I grieve my unaware life. I was sick all of the time, but I felt happier. Now, I live with moderation. It’s not as wild. I grieve for the life I thought I could have. Lots of men and travel and working as much as I want. That dream was only that. It wasn’t real. No one can do what mania tells us we can do.

I grieve over having a limiting illness. I can live with the grief. Every year, and it has been almost ten years now since I fully took control of my bipolar, and it gets better. The loss is less. The grief is minor. Life is better.


About the author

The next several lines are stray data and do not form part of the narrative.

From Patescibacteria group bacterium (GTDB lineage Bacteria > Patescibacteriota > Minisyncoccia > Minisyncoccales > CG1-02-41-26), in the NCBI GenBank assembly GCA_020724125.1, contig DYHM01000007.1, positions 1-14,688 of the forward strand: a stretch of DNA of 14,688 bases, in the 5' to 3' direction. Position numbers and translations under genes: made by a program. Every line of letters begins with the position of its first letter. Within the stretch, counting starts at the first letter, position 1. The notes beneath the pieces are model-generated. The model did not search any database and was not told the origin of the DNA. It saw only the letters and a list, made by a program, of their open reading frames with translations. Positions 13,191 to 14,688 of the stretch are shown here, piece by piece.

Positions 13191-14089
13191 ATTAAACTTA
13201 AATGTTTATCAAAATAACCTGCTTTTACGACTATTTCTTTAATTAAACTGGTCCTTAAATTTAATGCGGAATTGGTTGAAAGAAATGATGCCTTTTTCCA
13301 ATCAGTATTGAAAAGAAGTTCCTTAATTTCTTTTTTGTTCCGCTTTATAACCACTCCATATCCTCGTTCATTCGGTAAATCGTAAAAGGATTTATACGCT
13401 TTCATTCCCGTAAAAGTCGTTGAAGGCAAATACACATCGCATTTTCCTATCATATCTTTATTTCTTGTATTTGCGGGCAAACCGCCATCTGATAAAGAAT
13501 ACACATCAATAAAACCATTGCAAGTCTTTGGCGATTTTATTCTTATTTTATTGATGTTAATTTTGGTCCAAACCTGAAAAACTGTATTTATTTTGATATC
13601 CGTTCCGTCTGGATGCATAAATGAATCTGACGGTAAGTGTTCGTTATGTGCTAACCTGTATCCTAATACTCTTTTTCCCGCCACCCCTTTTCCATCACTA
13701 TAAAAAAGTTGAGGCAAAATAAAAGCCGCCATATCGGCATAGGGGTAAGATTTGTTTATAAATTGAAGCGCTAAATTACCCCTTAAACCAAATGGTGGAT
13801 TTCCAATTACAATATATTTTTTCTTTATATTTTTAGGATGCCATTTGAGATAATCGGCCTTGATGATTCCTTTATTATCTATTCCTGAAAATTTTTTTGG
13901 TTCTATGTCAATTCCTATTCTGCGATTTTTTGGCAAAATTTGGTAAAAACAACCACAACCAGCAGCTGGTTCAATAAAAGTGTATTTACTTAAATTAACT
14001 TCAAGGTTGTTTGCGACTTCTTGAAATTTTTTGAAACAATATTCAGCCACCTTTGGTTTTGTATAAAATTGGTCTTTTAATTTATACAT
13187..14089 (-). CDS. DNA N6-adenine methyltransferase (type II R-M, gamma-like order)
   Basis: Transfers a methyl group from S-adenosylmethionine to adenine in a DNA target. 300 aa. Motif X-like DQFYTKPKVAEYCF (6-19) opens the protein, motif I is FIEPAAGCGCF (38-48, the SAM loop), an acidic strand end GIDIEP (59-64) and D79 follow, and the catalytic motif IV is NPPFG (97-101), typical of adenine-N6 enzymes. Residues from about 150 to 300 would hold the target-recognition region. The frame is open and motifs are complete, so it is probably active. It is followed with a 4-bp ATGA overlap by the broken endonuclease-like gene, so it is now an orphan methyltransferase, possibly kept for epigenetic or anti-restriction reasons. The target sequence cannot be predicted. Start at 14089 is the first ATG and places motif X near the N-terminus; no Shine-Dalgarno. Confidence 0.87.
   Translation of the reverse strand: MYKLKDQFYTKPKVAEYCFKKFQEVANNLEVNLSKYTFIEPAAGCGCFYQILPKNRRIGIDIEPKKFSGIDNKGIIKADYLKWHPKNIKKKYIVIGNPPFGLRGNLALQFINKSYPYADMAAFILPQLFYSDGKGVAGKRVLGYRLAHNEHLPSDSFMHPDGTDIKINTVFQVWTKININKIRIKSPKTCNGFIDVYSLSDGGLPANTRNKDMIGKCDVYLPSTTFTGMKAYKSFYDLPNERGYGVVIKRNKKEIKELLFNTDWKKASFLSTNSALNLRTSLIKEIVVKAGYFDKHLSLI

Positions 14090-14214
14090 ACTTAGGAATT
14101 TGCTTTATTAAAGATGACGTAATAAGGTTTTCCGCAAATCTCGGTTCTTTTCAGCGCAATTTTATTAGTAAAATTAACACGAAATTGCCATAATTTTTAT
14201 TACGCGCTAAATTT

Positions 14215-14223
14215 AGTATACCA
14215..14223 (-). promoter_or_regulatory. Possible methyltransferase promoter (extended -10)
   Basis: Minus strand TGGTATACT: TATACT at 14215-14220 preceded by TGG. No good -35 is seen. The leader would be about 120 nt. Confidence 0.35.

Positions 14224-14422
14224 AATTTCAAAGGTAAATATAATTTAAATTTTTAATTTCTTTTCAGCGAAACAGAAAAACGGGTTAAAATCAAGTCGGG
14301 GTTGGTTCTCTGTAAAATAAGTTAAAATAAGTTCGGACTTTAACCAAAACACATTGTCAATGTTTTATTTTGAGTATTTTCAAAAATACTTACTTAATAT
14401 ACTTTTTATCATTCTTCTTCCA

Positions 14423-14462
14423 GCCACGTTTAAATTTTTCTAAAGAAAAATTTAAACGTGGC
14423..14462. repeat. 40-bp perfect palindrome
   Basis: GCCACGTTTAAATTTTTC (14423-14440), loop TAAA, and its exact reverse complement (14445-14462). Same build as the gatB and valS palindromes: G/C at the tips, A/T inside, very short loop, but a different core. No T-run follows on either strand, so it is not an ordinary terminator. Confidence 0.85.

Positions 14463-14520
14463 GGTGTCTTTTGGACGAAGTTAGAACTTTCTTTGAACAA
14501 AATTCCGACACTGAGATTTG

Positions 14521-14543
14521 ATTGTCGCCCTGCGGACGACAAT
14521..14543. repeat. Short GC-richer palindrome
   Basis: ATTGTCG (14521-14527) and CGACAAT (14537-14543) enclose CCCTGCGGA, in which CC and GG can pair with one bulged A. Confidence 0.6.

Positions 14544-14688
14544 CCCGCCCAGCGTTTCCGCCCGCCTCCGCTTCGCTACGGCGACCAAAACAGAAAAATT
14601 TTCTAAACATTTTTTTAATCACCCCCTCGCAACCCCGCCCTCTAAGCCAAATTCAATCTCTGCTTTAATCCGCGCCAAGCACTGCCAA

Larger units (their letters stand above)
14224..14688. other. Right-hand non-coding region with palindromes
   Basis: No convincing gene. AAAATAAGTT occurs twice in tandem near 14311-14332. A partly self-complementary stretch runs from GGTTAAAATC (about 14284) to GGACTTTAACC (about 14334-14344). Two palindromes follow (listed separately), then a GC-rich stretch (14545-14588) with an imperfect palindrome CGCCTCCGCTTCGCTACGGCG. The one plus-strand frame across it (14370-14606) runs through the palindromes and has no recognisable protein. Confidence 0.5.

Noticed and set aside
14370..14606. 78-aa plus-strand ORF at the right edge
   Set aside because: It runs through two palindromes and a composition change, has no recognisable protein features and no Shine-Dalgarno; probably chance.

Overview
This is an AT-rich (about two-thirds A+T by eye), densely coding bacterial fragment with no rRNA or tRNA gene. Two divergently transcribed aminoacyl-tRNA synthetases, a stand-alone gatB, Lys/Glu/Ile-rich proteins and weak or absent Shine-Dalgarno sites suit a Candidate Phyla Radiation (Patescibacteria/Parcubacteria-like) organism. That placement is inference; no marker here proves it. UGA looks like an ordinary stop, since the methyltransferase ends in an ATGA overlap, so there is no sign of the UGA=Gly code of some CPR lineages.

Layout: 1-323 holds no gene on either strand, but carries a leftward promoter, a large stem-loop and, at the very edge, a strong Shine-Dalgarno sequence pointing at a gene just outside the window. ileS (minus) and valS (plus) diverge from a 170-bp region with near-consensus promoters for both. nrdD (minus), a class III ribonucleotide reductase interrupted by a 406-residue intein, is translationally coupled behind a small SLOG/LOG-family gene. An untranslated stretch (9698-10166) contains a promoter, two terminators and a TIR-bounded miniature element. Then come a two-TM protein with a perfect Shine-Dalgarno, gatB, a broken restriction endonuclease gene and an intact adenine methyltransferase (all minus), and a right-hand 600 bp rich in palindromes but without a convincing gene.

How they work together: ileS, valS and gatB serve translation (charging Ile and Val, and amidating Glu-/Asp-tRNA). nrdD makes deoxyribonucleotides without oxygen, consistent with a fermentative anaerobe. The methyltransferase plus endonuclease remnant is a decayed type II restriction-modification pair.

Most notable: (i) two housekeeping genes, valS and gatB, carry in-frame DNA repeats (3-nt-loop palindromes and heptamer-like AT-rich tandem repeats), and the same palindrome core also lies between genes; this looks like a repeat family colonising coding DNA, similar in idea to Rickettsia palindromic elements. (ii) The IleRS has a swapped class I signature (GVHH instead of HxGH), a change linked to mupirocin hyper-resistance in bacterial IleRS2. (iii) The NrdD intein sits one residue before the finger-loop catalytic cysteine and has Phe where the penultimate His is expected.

Julie A. Fast is the author of "Loving Someone with Bipolar Disorder," "Take Charge of Bipolar Disorder," "Get it Done When You’re Depressed" and "The Health Cards Treatment System for Bipolar Disorder." She is a columnist and blogger for BP Magazine and won the Mental Health America journalism award for the best mental health column in the US. Julie was also the recipient of the Eli Lily Reintegration award for her work in bipolar disorder advocacy. Julie is a bipolar disorder expert for the Dr.Oz and Oprah created site ShareCare. Julie is CEU certified and regularly trains health care professionals including psychiatric residents, social workers, therapists and general practitioners on bipolar disorder management skills. She was the original consultant for Claire Danes for the show Homeland and is on the mental health expert registry for People Magazine. She works as a coach for parents and partners of people with bipolar disorder. Julie is currently writing a book for children called "Hortensia and the Magical Brain: Poems for Kids with Bipolar, Anxiety, Psychosis and Depression." You can find more about her work at and